Over the past 30-plus years that I’ve attended the Upperville Colt & Horse Show in Virginia, held the first week of June, my usual viewpoint has been from the back of a horse competing or through the lens of my camera.
This year, however, I received a most remarkable opportunity to apprentice judge with my friend and mentor Julie Winkel of Maplewood Stables, an R-rated judge from Nevada who was one of four judges presiding over the seven-day horse show.
I spent the week with a view from the judges’ boxes on the Hunter side of the show grounds, and it was an experience I’d actually never even imagined possible. Since I was a child attending the show as a wide-eyed spectator watching my heroes, such as Rodney Jenkins and Charlie Weaver, Upperville has been my favorite horse show. In addition, my birthday always falls sometime during the week, so I have wonderful memories of parties with my horse show friends and even earning a championship or two on the day, which made for the best presents of all.
Because Upperville’s two Hunter show rings are each judged by two United States Equestrian Federation R-rated judges, I was fortunate to also have the opportunity to soak up knowledge from judges Sue Ashe, Scott Hofstetter and Mike Rosser who partnered with Julie through the week.
I currently have my “small r” rating with the USEF and am working to fine-tune my skills to eventually apply for my “large R.” Learning from other more experienced judges with different bookkeeping techniques, horsemanship backgrounds and preferences provides new ideas and different viewpoints, allowing me to expand my knowledge.
Other apprentices also attended, so there was ample opportunity to meet new people and spend time with others on the same path, such as Cyndi Grossman Merritt, a professional from California who is in the mentor program with Julie. The three of us spent every day together and most evenings, since the judges aren’t permitted to socialize with the exhibitors. We enjoyed some wonderful dinners at local restaurants (including a very special birthday dinner at the Goodstone Inn!) and had a fun and entertaining cook-out at my house, which is about 10 minutes from the show grounds.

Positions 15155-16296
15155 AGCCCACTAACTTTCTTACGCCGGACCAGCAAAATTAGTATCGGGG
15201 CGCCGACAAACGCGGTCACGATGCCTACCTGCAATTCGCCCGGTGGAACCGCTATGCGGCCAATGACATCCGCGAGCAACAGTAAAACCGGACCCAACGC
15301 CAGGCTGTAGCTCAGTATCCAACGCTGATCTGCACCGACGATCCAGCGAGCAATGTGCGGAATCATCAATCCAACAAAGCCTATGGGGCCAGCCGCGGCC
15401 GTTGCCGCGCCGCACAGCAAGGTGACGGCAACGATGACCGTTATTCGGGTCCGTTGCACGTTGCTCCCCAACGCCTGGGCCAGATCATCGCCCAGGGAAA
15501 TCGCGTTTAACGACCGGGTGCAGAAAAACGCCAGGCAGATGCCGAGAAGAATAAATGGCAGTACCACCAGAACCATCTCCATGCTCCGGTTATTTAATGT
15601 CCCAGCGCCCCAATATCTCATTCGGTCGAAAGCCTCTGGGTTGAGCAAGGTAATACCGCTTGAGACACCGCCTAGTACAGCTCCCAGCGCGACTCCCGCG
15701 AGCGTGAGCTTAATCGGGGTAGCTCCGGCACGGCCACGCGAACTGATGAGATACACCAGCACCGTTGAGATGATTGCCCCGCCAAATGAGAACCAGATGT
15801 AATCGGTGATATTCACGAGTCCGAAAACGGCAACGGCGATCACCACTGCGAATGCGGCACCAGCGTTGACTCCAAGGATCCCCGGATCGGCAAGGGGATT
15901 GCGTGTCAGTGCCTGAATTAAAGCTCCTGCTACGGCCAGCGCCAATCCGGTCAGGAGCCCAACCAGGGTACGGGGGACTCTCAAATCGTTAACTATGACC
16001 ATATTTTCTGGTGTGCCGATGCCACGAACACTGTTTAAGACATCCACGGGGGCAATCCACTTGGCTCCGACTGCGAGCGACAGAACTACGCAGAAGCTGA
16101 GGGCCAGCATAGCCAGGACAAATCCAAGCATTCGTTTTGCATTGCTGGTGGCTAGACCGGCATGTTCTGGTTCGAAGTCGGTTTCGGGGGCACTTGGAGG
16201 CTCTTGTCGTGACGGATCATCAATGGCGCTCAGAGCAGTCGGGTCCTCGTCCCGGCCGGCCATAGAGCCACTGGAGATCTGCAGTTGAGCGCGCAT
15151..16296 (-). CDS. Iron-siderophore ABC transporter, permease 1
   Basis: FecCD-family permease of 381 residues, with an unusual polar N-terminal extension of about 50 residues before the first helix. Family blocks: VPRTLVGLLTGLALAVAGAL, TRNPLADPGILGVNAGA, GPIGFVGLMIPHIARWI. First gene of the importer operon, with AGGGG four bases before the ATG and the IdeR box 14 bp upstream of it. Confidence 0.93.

We judged some super talented horses and riders over the week, from small ponies to open hunters, and it was a privilege to be able to simply watch and focus without the pressure of other responsibilities drawing me away from the ring. Despite the long days, by the end of the week I was sad to see it end. I’m so grateful to show secretary Ginny McCarty and show manager Tommy Lee Jones for granting me permission to apprentice at Upperville and to all of the judges for offering their wisdom.
I’ve judged unrecognized horse shows for more than 25 years, and there’s never been a day judging where I’ve wished I were someplace else. I’ve suffered through frigid temperatures wearing countless layers, been soaked to the skin from sideways downpours and wind-whipped in my judge’s box, but as long as there are riders willing and eager to compete, I’ll be there for them.
In fact, last weekend I judged Sandstone, a local show that I later discovered from a member of the show staff had 422 hunter and equitation trips pass through the gate of my ring. I judged for more than 12 hours, but the day seemed to go by in a flash.
It was particularly satisfying to see one horse-and-rider combination perform their best trip of the day in the final over fences class, earning a well-earned ribbon after earlier mistakes kept them from placing. This is one of the main reasons I love to judge–to see first-hand riders working hard to achieve their goals and dreams and the horses learning and improving through the day…even if it does sometimes take from dawn to dusk!